Observing and understanding harmful algal blooms using autonomous underwater imaging

Kasia M Kenitz1, Eric Coughlin Orenstein2, Paul Roberts2, Peter J. S. Franks3, Jules S Jaffe1, Melissa Carter1 and Andrew David Barton4, (1)Scripps Institution of Oceanography, La Jolla, CA, United States, (2)Monterey Bay Aquarium Research Institute, Moss Landing, United States, (3)Scripps Institution of Oceanography, La Jolla, United States, (4)Scripps Institution of Oceanography, Section of Ecology, Behavior and Evolution, La Jolla, CA, United States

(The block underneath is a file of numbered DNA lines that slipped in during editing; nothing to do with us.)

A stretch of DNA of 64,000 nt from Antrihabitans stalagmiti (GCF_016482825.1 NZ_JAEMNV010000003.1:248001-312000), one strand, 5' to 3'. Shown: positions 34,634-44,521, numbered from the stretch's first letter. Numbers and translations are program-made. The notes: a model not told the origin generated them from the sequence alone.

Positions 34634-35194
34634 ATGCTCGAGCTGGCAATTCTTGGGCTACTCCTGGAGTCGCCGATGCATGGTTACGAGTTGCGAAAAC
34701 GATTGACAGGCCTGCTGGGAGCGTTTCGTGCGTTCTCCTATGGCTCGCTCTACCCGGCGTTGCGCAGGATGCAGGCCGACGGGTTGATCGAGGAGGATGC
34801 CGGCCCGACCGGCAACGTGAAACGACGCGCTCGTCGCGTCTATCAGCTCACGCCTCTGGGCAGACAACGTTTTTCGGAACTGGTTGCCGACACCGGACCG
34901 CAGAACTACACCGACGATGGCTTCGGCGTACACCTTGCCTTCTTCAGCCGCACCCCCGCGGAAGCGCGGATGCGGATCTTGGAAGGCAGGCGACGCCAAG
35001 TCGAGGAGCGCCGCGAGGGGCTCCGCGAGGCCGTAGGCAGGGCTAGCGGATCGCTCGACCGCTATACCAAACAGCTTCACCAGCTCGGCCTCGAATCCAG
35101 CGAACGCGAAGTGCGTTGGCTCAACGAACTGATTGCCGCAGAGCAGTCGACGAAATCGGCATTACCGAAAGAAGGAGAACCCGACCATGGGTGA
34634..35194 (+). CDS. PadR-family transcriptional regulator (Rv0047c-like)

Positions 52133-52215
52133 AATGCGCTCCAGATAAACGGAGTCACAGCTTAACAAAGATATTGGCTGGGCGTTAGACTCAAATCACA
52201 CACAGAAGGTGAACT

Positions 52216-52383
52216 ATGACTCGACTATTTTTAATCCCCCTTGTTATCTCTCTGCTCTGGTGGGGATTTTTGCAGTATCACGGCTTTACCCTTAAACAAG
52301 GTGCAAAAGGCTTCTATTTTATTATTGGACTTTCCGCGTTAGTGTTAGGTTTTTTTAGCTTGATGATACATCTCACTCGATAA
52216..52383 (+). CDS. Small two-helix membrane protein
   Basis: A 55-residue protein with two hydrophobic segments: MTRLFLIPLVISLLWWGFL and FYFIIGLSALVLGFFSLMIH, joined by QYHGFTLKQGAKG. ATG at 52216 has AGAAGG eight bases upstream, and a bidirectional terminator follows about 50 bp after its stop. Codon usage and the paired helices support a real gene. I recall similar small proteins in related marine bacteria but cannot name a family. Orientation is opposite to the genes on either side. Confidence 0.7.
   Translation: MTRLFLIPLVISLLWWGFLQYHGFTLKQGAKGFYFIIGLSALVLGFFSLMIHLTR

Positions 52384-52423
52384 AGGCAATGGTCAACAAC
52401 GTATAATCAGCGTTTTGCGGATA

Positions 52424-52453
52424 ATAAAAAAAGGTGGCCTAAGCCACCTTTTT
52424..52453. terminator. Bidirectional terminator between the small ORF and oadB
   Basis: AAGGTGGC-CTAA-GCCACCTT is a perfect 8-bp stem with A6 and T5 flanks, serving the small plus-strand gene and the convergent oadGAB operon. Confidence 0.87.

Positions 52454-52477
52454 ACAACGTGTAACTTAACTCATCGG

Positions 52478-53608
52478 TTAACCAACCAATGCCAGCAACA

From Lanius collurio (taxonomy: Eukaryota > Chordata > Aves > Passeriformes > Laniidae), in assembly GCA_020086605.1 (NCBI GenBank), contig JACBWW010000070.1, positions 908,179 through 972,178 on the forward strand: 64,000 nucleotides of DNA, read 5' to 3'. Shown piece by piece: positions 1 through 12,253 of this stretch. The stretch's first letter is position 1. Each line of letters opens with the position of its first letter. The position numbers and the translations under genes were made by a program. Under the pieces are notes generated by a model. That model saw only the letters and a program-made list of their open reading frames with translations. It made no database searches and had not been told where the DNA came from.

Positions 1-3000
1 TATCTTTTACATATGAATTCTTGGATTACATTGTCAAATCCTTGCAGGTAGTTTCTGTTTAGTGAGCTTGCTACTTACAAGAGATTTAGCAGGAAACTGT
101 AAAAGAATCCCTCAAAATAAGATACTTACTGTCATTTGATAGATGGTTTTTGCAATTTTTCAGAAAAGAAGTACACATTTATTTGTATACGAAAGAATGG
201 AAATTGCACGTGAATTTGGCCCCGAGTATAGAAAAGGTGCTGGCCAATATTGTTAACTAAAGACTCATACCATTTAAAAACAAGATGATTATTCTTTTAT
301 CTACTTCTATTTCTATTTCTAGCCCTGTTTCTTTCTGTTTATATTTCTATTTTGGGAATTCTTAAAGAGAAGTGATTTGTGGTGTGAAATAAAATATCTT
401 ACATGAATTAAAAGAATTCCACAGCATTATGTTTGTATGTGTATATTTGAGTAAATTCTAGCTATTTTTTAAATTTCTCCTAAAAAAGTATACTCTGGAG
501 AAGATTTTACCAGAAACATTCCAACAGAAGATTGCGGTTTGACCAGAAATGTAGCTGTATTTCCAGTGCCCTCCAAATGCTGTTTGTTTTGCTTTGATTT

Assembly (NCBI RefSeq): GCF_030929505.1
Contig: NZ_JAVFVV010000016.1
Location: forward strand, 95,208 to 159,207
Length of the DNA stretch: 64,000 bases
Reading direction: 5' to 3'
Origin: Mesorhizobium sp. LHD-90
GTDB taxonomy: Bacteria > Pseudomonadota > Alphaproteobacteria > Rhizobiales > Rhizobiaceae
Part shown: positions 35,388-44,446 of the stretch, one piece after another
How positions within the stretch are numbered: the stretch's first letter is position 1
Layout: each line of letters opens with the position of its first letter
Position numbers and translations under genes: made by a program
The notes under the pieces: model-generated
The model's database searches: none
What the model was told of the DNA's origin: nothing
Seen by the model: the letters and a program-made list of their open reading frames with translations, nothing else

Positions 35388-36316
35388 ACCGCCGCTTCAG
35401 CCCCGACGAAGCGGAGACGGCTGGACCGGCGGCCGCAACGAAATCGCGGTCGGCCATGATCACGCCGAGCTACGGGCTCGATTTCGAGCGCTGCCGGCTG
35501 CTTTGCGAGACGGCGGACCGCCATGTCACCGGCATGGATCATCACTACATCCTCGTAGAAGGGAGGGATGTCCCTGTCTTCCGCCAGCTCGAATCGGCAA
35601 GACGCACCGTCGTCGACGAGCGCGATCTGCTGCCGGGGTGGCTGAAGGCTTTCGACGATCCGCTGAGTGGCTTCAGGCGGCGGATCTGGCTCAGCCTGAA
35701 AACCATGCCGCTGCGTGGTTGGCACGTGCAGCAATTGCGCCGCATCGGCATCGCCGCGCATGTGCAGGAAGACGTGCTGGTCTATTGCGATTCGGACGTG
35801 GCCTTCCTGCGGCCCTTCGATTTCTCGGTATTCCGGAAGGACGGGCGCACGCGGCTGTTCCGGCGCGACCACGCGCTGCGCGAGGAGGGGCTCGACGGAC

Harmful Algal Bloom (HAB) events pose threats to local aquaculture, fisheries and public health. In many cases the mechanisms triggering HABs remain poorly understood, in part because of insufficient environmental and ecological monitoring. Here, we utilize an in-situ underwater microscope to develop a high temporal resolution, multi-year record of the abundance of harmful protists at Scripps Pier, a coastal location in the Southern California Bight. We convened a panel of taxonomy experts to identify and enumerate the population dynamics of 9 major HAB species recorded at Scripps Pier and their major grazers, including heterotrophic protists and copepods, to construct a training set. Those images are used to build a convolutional neural network that classified roughly 12 million images of particles within 30 µm to 1000 µm size range, taken from 2015 to 2019. We compare the temporal dynamics of these HAB taxa to key environmental drivers, including irradiance, sea temperature, macronutrients, salinity and weather conditions, using a Random Forest approach to select the variables most closely tied to population dynamics for each taxa. Here, we discuss the utility of autonomous underwater imaging for monitoring HABs and species-specific associations between bloom events and environmental and biotic conditions at Scripps Pier.